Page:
He was a son, a brother, a cousin, a friend, a husband, a father, a grandfather, and my Uncle. He was the third of my maternal grandparents' five children, although they never spoke of the first child, Agnes, the one who was born, and then died, on January 1, 1932. My Uncle was their only, their "favorite" son. They moved into that sturdy brick house in Queens in 1936, the same year he was born. He moved back into that house in 1989 when he was fifty-three, after his mother had to go into the nursing home. My Uncle was living in that house until last night, Sunday night, the end of the 4th of July weekend. As he was driving home the short distance from his life-long best friend's home at around 8:30 pm, my Uncle's car was broad-sided by a car driven by a teenager. My Uncle was unconscious when the FDNY pried what was left of the car and rescued him from wreck. He was taken to the ER of a nearby hospital. His best friend Mac heard about the accident from my eldest Aunt, who resides 67 miles north of Queens. She had received the call from my Uncle's youngest son, whose home is 207 miles away. Mac was at the hospital by 10:30 pm. My Uncle was alive, but he was having trouble breathing, so they moved him to the ICU, sedated him, and put him on a ventilator. The son, the Aunt, and Mac were with him when he died at 6:30 am.
It's so strange that when someone you loved dies, you're never far enough away to be spared the pain of his loss. And, even if you are so close to them that you may be holding his hand while his body ceases to function, you are never close enough to pull him back from death.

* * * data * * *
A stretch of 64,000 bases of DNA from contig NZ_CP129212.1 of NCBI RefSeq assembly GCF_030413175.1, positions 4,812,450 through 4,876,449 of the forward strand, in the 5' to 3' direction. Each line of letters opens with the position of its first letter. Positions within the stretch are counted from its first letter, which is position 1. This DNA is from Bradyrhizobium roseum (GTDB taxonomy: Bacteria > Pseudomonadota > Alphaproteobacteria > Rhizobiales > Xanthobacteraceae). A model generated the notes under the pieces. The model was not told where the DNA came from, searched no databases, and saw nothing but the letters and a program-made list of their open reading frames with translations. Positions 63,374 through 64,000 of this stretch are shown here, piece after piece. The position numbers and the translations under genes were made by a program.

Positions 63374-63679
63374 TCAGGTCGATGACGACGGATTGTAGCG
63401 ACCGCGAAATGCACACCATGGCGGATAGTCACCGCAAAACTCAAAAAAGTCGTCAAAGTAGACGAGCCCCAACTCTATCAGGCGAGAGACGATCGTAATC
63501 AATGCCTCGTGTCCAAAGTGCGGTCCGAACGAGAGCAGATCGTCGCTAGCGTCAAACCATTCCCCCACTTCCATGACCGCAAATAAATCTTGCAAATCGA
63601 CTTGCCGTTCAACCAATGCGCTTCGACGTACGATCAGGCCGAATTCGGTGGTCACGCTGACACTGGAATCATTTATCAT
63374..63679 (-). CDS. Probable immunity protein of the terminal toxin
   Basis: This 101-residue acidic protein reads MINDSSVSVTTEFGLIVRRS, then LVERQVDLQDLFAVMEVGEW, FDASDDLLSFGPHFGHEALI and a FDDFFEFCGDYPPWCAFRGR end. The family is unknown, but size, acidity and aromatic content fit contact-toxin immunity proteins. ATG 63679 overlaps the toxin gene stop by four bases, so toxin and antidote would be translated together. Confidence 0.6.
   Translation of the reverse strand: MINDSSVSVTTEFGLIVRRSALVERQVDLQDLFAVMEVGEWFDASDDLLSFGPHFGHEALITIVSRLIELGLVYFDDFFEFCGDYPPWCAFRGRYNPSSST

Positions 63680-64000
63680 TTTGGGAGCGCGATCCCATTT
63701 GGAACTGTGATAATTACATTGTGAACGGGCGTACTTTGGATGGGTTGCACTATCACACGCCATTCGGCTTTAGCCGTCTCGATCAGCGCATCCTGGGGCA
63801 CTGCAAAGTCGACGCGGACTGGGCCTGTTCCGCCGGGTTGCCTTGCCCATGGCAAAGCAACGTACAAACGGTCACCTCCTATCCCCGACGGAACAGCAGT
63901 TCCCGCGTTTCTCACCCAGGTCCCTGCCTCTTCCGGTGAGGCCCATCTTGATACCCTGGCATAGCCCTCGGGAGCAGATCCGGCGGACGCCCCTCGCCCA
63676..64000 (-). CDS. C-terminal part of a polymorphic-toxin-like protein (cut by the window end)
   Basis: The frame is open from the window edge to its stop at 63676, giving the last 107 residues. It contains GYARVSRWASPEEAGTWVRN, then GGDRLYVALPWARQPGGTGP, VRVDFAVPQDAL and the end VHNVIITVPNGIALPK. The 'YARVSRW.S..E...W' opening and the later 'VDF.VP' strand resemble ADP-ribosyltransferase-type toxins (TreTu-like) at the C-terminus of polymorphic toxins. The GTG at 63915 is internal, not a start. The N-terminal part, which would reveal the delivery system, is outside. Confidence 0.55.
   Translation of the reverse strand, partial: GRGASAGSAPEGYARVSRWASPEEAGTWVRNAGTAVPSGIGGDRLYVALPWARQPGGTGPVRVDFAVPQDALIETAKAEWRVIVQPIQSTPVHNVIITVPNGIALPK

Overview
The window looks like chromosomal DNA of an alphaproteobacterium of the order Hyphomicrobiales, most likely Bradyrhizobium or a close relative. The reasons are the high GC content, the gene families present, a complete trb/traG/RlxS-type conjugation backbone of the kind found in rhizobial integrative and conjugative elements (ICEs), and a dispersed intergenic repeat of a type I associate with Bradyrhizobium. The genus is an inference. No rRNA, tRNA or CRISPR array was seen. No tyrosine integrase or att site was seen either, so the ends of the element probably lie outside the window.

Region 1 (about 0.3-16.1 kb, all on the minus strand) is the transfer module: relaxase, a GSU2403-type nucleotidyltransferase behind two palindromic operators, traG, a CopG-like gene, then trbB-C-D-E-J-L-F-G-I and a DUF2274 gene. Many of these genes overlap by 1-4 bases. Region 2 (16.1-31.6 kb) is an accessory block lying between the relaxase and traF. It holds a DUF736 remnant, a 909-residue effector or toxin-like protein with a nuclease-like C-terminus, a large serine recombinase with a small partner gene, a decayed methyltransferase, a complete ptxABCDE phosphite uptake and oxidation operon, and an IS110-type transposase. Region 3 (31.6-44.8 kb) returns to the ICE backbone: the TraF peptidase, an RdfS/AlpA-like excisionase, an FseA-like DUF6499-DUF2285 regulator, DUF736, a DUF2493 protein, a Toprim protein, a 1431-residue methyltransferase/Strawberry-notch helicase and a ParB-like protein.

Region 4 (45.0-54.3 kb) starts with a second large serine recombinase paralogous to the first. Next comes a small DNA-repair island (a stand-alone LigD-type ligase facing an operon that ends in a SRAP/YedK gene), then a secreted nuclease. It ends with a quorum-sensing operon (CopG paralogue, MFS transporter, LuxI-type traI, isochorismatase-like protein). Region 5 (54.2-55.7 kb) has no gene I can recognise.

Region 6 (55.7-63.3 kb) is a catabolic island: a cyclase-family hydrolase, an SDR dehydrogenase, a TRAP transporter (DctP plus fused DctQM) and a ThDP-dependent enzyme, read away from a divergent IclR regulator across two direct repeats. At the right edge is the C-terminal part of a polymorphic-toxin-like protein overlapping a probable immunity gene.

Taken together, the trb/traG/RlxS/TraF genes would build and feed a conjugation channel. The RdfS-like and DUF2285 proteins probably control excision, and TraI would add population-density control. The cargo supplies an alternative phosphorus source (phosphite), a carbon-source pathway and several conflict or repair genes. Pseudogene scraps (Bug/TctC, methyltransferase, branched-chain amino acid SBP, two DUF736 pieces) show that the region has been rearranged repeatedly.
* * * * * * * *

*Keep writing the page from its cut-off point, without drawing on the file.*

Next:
Ever since my own mother, my Uncle's younger sister, phoned and told tell me that he is dead, my mind has been going over my memories of him again and again. They play randomly, not chronologically. He always was a part of my life as a child. He made sure he attended every one of my music recitals, my theater productions, and both my high school and college graduations. We loved one another, and that was a fact. When you are a child, and you are loved, you believe that love is unalterable. But love can be impermanent when exposed to Life and Loss. Our family suffered many losses, for which family does not? Family members, in their grief and the attendant rage to that grief, may lash out, may say words that cannot be rescinded, may act in a ways which cause irreparable harm. They lose control because, ultimately, in the face of death, we have no control. We are lost, and so bewildered by death that we are at a loss.
Losses can be borne by the family tree, but this requires that the tree is pruned properly. That is essential to the structure of the tree. Fortunately, trees possess a natural defense to pruning cuts and other wounds. Then there are the roots to consider. What if rot sets in? Can the tree survive severed roots? Yes, the tree can survive if the tree if the tree's history was strong, and the previous growing conditions were healthy and sound.
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"Eternal rest grant unto him, O Lord; and may perpetual light shine upon him. May he rest in peace. Amen."
Ar dheis lámh Dé go raibh a Anam dílis